Women make up 33% of the applicants who are eligible for programmes funded by the UK Biotechnology and Biological Sciences Research Council (BBSRC), but they lead only 21% of grant applications. The percentage receiving large grants of more than £2 million (US$2.8 million) remains stubbornly low: in 2014, women had a success rate of 17% compared with 44% for men. To investigate this, we informally surveyed focus groups from seven BBSRC-funded universities (see go.nature.com/wqrfz3).
All groups cited society's expectations of professional women and (unconscious) biases against them. They also specified the way in which science as a profession organizes itself and how esteem is rewarded; and dominant behaviours by full-time researchers (primarily men) that seem to attract support at the expense of more-junior, part-time or flexitime researchers (primarily women). There were perceived inconsistencies in the grant-award process, including in the quality and tone of reviewer comments and committee feedback, and concerns about gender imbalance in the reviewer pool.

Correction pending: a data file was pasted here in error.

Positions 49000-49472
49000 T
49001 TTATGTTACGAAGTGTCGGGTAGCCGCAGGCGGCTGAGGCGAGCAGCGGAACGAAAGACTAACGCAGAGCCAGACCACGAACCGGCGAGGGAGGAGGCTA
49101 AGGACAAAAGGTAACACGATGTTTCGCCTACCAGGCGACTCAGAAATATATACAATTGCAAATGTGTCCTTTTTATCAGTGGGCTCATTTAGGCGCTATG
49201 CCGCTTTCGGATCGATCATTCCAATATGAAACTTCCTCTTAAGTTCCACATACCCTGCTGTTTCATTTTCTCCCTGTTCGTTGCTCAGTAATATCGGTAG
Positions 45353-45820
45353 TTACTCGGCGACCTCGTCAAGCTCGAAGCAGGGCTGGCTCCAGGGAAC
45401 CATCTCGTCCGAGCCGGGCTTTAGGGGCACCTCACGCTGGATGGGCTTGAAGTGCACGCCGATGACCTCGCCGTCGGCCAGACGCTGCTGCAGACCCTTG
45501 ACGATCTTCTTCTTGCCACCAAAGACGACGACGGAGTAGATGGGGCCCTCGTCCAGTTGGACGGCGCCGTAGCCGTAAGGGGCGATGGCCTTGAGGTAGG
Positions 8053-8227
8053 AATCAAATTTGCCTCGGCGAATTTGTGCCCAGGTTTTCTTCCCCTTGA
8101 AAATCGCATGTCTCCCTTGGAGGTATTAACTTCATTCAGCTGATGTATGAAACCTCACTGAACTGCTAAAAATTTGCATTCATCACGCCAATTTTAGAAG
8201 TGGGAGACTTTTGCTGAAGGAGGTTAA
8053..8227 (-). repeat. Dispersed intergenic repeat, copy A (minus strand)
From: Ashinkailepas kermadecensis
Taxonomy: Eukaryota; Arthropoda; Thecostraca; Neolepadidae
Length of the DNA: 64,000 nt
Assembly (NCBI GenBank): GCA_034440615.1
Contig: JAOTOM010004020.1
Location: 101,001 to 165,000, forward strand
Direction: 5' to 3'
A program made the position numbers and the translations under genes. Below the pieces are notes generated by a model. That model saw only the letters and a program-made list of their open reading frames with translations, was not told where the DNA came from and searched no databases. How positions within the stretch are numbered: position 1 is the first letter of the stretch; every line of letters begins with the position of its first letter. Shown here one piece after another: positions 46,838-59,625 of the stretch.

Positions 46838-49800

The BBSRC is working with its research communities to address these issues. We welcome suggestions that could help us to achieve a more diverse and inclusive research community (see also M. Urry Nature 528, 471–473; 2015).
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McAllister, D., Juillerat, J. & Hunter, J. What stops women getting more grants?. Nature 529, 466 (2016). https://doi.org/10.1038/529466d